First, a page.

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Co-op deploys AI and secure tills amid 44% rise in crime

Image © Co-op

Convenience retailer Co-op has introduced 200 secure till kiosks and artificial intelligence (AI) software to monitor self-checkouts following a rise in retail crime, with around 1,000 incidents a day in 2023.

Co-op reported its undercover security guards detained 3,361 individuals across its 2,400 stores last year. Offences including burglary, abuse, harassment, and physical assaults on its staff.

The retailer had previously spent £200mn on security measures, including additional guards and a roving undercover team targeting crime hotspots. However, it has still recorded a 48% rise in shoplifting incidents to almost 298,000.

“This is not a few opportunistic shoplifters becoming more prolific. This is organised crime and looting,” said Matt Hood, managing director Co-op Food.

Reinforced till kiosks with secure doors and locked cabinets for bottles of spirits have been introduced, but Hood stressed that Co-op will not be using facial recognition systems unlike a number of other major chains.

Furthermore, Hood has joined retail bosses and the British Retail Consortium to call on the UK government to introduce a standalone offence for assaulting, threatening or abusing a retail worker. It comes as it was revealed two-in-five of those detained by the chain’s guards walk away as police had failed to attend an incident.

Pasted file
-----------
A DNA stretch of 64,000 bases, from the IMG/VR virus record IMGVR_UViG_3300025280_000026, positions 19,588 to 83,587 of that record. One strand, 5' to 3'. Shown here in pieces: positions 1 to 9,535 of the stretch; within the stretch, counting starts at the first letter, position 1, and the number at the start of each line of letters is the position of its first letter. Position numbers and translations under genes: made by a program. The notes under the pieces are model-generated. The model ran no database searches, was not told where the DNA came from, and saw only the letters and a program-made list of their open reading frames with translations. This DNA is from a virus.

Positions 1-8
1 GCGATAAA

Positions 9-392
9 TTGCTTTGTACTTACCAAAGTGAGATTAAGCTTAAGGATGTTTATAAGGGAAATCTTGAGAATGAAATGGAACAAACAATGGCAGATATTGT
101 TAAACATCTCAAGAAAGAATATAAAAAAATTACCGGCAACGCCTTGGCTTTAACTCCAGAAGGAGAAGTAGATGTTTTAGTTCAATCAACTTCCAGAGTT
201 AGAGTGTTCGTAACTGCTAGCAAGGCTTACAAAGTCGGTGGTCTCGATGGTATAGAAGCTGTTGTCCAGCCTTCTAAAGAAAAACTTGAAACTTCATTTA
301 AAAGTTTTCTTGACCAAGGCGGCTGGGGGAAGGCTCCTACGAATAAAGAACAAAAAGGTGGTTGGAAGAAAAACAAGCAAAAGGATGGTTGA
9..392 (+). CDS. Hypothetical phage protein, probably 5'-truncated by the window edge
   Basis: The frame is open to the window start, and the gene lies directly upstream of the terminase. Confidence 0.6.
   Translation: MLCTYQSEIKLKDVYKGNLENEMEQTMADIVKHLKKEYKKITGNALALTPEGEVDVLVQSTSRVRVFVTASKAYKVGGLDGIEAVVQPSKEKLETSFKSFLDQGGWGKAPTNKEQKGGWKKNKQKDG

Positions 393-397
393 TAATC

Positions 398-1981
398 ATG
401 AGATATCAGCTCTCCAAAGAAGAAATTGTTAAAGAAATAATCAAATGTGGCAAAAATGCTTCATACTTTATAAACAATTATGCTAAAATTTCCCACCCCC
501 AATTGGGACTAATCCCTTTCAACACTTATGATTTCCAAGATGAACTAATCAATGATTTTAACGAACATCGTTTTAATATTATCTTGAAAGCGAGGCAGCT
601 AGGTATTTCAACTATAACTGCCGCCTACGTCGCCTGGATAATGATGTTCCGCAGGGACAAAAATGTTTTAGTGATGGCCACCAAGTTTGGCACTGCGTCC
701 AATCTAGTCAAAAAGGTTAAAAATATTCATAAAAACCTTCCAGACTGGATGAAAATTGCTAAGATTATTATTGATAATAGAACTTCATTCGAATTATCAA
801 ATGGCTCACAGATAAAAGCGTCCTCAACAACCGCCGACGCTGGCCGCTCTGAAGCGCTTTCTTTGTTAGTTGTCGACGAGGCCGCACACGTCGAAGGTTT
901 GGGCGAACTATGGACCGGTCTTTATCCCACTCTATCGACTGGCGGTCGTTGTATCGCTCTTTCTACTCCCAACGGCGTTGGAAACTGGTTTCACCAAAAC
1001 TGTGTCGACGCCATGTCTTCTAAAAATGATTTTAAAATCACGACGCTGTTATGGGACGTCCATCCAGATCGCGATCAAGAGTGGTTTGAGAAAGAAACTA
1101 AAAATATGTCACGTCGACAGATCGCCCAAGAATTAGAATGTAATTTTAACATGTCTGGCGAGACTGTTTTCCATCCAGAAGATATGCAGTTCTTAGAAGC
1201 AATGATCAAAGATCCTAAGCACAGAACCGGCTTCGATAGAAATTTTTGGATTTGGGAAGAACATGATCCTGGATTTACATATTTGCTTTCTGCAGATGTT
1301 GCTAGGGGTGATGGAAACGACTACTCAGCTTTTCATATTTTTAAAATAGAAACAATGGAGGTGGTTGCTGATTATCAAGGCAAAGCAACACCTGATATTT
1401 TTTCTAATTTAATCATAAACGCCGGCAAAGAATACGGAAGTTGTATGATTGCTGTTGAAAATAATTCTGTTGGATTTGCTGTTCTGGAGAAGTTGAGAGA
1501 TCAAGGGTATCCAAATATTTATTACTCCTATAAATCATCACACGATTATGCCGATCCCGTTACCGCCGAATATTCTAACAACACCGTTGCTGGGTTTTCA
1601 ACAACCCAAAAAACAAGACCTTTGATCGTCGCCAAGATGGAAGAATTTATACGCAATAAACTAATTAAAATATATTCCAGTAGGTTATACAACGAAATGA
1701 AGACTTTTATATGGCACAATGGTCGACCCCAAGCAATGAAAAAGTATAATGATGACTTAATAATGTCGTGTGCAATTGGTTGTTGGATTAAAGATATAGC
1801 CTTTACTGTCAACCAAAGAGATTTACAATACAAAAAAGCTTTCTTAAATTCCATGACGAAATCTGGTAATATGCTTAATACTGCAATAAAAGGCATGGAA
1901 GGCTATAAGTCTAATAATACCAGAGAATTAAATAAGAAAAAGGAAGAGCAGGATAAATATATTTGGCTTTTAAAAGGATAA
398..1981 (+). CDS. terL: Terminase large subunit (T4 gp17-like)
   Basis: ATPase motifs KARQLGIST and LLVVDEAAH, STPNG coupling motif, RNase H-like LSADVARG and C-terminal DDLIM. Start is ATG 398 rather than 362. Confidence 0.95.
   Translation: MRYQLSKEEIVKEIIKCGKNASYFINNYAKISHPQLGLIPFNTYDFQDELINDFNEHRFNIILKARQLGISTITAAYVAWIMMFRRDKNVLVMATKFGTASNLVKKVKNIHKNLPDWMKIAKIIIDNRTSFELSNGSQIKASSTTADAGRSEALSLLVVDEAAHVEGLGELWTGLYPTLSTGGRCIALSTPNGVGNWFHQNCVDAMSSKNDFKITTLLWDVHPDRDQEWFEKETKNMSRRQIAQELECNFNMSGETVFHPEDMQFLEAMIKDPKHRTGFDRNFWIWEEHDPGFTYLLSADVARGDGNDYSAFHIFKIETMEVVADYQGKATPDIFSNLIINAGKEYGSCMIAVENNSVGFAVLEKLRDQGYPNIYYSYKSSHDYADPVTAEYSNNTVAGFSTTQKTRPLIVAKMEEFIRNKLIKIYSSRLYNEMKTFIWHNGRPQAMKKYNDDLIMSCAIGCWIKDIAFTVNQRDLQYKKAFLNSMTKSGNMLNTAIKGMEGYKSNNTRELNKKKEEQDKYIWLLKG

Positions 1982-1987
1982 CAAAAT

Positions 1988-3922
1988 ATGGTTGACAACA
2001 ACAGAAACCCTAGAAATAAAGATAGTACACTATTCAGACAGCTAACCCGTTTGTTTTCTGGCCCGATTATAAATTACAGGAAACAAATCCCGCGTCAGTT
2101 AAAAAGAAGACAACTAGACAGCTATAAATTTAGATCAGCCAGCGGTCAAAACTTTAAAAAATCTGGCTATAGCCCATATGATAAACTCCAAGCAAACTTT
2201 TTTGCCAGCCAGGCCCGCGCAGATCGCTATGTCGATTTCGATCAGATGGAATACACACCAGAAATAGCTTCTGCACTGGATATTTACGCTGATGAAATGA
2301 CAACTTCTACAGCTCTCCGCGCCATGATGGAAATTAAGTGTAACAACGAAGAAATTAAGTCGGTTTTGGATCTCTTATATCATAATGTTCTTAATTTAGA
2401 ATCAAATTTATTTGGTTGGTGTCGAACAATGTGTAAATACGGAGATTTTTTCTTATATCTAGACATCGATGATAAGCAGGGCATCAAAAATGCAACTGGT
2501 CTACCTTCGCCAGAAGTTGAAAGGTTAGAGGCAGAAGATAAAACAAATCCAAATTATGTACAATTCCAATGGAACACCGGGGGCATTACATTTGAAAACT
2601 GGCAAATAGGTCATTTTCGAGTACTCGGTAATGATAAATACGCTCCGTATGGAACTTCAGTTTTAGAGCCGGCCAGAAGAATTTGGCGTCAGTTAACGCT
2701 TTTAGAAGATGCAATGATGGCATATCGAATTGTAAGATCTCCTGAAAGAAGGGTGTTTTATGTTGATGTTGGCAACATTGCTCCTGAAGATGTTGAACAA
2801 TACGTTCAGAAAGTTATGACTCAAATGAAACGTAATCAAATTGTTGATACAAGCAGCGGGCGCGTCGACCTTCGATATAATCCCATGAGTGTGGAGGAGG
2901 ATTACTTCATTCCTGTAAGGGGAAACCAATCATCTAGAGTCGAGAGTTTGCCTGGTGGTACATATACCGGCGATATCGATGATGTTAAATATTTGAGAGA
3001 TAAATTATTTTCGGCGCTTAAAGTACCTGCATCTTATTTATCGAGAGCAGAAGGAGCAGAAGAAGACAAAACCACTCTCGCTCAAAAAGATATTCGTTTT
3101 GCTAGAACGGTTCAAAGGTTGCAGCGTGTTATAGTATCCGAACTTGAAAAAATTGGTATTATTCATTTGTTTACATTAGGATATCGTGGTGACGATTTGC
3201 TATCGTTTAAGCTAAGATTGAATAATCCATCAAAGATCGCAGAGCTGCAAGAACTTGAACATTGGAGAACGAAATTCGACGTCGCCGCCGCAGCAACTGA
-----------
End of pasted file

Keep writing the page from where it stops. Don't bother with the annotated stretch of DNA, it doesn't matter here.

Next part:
“People who are really organised can only be stopped by custodial sentences and the police. We need it to have consequences,” added Hood.

“The thing that concerns me more than anything is that we have colleagues who won’t bother to report [incidents] as they know they are not going to get a reaction.

“If you have detained somebody that has committed a crime and the police don’t turn up, you have to let them go. You can imagine how demotivating that is for people working in the shop and how motivating [it is] for shoplifters.

“Unless these crimes become something police act on, this will continue. It has been proved in Scotland that if you make it a specific crime to attack a shopworker, incidents come down. We need that to happen in England.”

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